17% Students In Anganwadis, 3% In Municipal Schools Underweight In Mumbai: RTI
The Logical Indian Crew Maharashtra
November 7th, 2019 / 3:05 PM
Image Credits: Pixabay (Representational)
Around 17 per cent children in Anganwadis and 3 per cent in Municipal Corporation schools in Mumbai are underweight in 2018-2019 revealed an RTI reply on Tuesday.
The Right to Information query was filed by Praja Foundation, a non-partisan organisation working towards enabling accountable governance.
According to the report, the total underweight students in Anganwadis has come down from 17.7 per cent in 2017-2018 to 17 per cent in 2018-2019. In the case of Municipal Schools, the figure had come down from 5 per cent in 2017-2018 to 3 per cent in 2018-2019. Of this, 1 per cent of students were severely underweight.
However, the report raised concerns over the inconsistency in the methods followed by Municipal Corporation of Greater Mumbai (MCGM) for the calculation of nutrition indicators. The report attributed the fall in the number of underweight students to the change in methodology.
“BMC follows body mass index to measure undernutrition which has led to lower rates. The World Health Organisation mandates weight for age to calculate undernutrition,” Jennifer Spencer, project coordinator at Praja, told The Indian Express. In addition, no health check-up is carried out for junior and senior kindergarten students of Municipal Schools.
Meanwhile, the report has praised the identification of overweight children in Municipal Schools. According to the report, in 2018-2019, 1,421 students were found to be overweight.
Although the government schools have to provide nutritious afternoon meals to the students as per the central government’s mid-day meal programme, a large number of children are still afflicted with nutrition-related deficiencies. In the Municipal schools, in 2018-19, 2,212 students had a Vitamin A deficiency, while 1,652 had Vitamin B, C, and D deficiency. Such deficiencies are primarily caused due to nutritional deficiencies in the diet, added the report. Also, of the 3,106 cases of anaemia detected, 70 per cent were among girls.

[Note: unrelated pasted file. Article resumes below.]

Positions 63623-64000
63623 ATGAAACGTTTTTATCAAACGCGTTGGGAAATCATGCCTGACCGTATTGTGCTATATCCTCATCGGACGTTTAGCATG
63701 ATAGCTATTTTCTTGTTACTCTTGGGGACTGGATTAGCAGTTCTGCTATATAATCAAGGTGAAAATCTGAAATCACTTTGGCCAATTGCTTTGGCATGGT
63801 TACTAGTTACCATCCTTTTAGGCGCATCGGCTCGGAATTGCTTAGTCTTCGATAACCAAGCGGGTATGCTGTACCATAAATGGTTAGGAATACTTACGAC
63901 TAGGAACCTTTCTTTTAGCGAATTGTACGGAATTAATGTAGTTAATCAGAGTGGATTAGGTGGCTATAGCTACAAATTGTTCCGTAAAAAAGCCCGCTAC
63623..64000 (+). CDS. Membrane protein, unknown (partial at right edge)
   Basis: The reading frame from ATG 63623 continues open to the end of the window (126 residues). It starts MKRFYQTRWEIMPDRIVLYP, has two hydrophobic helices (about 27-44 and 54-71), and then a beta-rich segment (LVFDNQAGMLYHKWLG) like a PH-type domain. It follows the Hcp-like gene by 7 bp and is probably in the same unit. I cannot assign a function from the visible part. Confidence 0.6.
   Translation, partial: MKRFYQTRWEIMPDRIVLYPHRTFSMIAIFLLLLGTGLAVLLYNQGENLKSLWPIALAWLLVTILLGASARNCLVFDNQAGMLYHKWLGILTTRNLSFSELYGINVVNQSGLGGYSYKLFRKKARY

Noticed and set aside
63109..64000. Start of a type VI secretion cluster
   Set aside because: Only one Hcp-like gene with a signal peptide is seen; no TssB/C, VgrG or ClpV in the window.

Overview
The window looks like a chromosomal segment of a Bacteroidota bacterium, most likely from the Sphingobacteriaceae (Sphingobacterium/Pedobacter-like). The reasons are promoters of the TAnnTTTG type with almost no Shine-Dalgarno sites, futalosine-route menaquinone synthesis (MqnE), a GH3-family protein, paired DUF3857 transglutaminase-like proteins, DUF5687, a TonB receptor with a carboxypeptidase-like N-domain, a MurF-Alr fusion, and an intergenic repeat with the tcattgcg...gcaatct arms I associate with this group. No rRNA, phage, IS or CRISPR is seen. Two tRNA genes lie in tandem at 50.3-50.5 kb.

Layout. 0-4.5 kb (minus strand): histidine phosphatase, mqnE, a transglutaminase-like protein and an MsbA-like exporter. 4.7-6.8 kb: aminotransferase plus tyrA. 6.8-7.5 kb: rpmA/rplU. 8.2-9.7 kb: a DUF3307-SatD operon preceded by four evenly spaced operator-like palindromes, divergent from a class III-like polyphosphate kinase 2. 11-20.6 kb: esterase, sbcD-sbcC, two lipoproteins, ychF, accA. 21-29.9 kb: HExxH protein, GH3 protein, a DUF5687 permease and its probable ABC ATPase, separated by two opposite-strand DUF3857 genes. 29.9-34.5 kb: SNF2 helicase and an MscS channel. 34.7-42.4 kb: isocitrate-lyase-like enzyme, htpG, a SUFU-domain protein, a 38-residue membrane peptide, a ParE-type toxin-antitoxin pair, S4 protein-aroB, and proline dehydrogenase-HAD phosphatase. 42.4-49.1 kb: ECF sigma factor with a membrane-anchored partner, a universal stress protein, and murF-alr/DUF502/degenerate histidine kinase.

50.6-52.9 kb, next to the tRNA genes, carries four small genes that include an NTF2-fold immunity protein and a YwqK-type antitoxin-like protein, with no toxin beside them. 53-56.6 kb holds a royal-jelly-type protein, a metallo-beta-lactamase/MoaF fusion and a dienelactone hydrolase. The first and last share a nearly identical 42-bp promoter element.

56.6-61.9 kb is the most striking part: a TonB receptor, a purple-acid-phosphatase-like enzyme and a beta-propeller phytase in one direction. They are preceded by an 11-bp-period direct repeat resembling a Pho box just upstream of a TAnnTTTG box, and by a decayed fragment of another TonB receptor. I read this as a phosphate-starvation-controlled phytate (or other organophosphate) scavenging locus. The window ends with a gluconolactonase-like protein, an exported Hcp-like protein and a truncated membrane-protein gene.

“The Municipal Commissioner of MCGM in the 2018-19 Budget speech had announced an additional budget of Rs 25 crores for providing a nutritious supplement to MCGM students along with their mid-day meal. Of the Rs 25 crores that were allocated to provide chickpeas and peanuts to all students (from Jr. Kg. to 10th standard) in MCGM schools, no amount was spent in 2018-19,” said Nitai Mehta, Founder Trustee of Praja Foundation, in the report.
Recommendations By Foundation
The report suggested that there is a need for awareness about the importance of a balanced diet for children, regular exercises, and the symptoms of malnutrition. The children should also be educated about various healthy eating habits.
“If the school starts providing a balanced diet to children, only then will the children demand that diet in their home too. It is the responsibility of the education and health ministry to educate the children about the importance of a balanced diet,” said Yogesh Mishra, head of research and data at Praja, to The Hindu.
The report also recommended mandatory health check-ups of students in government and private schools. Regular checks and monitoring are also mandatory to ensure proper implementation of mid-day meals and student lunches. When ailments, diseases, and malnutrition are detected in students, there should be regular monitoring and follow-ups of those children, it added.
Written by : Reethu Ravi
Edited by : Shubhendu Deshmukh